Retirement Income Planning – Part 1

Retirement income planning is a hot topic today that bears some discussion.  This is the first in a series of articles that will tackle the issues most important to those of us facing retirement in the next  ten to 15 years.

When contemplating retirement, the major financial concern is the replacement of a steady income that used to come from a regular paycheck.  This income needs to outpace inflation and last throughout retirement, a period that can be 20 years or longer.

How to tackle such a daunting task? Let’s start with a goal.  The amount of income you will need annually in retirement will fluctuate over time, of course, but you need to make a concerted effort to come to a realistic estimate of your needs.  Once you have that as a starting point, we can start to look at how to make that goal a reality.

The first category to consider in developing a Retirement Income Plan is sources of steady income:

  1. Pensions are provided by your employers and should provide a fixed amount of monthly income based on how you choose to receive it at retirement.  For instance, the monthly amount can be computed on your life only, your life plus a spousal benefit, etc.
  2. Annuities have the ability to pay out a certain amount each month over a period of time, or over your lifetime.  There are many fine points to any annuity contract so it is advisable to check with your advisor to fully understand the benefits, rules and tax treatments of your individual contract.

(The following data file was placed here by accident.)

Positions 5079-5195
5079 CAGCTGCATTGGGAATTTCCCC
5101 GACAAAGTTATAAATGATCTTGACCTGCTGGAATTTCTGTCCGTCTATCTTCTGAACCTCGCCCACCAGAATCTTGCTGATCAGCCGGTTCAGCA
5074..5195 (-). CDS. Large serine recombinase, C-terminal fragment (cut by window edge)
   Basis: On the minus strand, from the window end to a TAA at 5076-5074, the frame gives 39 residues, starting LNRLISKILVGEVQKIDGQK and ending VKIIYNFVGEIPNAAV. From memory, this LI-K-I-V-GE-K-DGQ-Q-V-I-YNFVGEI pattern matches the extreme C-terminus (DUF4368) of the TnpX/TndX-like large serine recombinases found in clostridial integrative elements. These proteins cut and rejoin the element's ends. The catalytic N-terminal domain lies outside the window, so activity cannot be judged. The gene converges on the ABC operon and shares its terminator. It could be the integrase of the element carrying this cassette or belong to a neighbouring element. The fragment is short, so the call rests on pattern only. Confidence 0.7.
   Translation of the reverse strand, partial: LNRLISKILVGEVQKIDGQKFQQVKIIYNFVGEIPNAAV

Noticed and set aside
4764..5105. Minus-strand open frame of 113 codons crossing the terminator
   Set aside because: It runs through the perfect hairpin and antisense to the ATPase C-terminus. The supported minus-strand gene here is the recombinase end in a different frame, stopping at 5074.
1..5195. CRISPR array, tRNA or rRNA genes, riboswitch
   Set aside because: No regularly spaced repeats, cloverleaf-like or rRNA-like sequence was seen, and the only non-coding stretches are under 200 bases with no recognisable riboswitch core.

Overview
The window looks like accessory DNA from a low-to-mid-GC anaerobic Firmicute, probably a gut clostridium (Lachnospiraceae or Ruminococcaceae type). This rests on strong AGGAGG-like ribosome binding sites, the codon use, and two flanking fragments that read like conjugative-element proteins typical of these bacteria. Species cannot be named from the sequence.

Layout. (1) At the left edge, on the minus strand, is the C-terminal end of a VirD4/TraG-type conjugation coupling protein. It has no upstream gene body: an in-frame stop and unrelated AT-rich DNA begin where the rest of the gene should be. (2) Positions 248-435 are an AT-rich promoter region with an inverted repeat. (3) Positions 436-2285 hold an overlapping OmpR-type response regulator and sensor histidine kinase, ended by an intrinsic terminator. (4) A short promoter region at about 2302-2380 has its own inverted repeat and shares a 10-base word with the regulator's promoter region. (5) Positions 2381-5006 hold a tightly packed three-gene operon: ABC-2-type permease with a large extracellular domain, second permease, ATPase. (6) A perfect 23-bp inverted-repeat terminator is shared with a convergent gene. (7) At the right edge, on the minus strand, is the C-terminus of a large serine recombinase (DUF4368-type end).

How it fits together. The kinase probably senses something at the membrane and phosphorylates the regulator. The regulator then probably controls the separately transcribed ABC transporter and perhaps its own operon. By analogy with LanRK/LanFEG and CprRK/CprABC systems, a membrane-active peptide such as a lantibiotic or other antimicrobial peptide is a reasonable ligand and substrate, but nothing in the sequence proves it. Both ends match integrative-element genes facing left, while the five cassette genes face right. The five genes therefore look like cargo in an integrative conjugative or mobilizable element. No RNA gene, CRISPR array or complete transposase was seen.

3. Social Security is provided for the majority of workers in the U.S.  There are exceptions for state, local and federal government workers who are provided with pensions through those entities.  The benefits due to you can be found at where you can create an account and log in to see your estimated benefits at various ages.

You have some control over your pension and annuity income depending on the contracts.  You can ensure that a spouse is provided for after your death.  You also have some control over your Social Security benefits, if you know what options are available to you.

For instance, you are eligible to begin taking your Social Security (SS) benefits at age 62, but it will be as much as 25% less than you would receive if you waited until your full retirement age (FRA) or to as late as age 70.  If you are married and your spouse is eligible for benefits there are specialized strategies that can be used to maximize your SS benefits over time as a couple.  If you are widowed or divorced there are maximization strategies as well, subject to certain limitations.

Did you know?

  • Each year you delay taking your SS benefits after FRA means an 8% increase in your benefits, until age 70
  • If certain conditions are met, divorced spouses can collect benefits based on ex-spouse’s work history, and may be able to collect survivor benefits when  your ex dies
  • You can change your initial claiming choice within 12 months of first claiming benefits
  • There are up to 81 different strategies for married couples to consider

Contact us to develop a Retirement Income Plan that includes a Social Security maximization analysis, and get started on the path to the comfortable and dignified retirement you deserve!


Posted by: Cheryl Sternasty, CFP®